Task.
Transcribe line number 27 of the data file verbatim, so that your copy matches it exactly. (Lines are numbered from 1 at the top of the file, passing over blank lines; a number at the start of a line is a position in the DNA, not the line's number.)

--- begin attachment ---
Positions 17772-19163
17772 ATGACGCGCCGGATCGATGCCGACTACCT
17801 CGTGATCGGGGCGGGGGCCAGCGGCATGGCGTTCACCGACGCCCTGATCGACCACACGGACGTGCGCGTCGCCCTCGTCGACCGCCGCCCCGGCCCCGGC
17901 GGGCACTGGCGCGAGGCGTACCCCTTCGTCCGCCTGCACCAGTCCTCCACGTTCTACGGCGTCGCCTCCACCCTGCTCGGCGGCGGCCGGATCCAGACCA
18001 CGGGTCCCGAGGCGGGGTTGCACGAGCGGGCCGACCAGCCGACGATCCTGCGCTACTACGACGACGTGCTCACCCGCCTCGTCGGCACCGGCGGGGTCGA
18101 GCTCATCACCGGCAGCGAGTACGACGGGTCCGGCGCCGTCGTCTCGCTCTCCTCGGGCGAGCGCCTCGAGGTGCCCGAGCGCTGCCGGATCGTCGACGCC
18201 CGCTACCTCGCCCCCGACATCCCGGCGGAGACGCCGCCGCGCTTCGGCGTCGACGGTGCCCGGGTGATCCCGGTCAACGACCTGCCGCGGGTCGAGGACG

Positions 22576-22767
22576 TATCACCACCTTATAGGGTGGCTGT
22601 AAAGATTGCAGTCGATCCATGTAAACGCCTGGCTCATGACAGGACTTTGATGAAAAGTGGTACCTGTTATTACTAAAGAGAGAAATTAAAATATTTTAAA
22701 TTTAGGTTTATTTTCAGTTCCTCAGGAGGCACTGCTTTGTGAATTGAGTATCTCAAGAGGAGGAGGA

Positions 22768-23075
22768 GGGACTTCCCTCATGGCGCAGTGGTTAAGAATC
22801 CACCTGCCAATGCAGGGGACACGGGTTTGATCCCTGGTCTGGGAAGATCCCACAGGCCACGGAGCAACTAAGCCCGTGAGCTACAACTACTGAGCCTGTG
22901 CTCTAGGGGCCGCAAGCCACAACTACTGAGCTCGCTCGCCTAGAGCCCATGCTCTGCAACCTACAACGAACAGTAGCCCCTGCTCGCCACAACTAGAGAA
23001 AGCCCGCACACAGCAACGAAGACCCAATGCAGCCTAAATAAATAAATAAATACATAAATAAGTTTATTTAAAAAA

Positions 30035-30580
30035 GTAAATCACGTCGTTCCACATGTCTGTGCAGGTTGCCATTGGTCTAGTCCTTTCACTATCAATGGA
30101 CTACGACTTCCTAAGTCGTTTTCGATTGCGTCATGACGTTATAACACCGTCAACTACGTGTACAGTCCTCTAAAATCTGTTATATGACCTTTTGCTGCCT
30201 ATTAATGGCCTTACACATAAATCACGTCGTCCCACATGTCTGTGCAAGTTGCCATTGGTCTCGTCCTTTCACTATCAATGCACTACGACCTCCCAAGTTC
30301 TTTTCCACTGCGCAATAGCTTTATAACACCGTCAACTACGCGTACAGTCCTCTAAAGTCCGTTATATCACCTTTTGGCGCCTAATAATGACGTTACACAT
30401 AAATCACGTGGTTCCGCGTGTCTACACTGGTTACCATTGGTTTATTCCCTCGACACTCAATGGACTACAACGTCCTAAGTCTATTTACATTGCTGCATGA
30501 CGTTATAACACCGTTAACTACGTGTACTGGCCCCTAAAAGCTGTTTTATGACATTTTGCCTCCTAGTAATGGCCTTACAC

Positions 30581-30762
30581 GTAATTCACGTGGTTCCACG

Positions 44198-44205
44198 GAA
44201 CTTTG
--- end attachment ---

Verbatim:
44198 GAA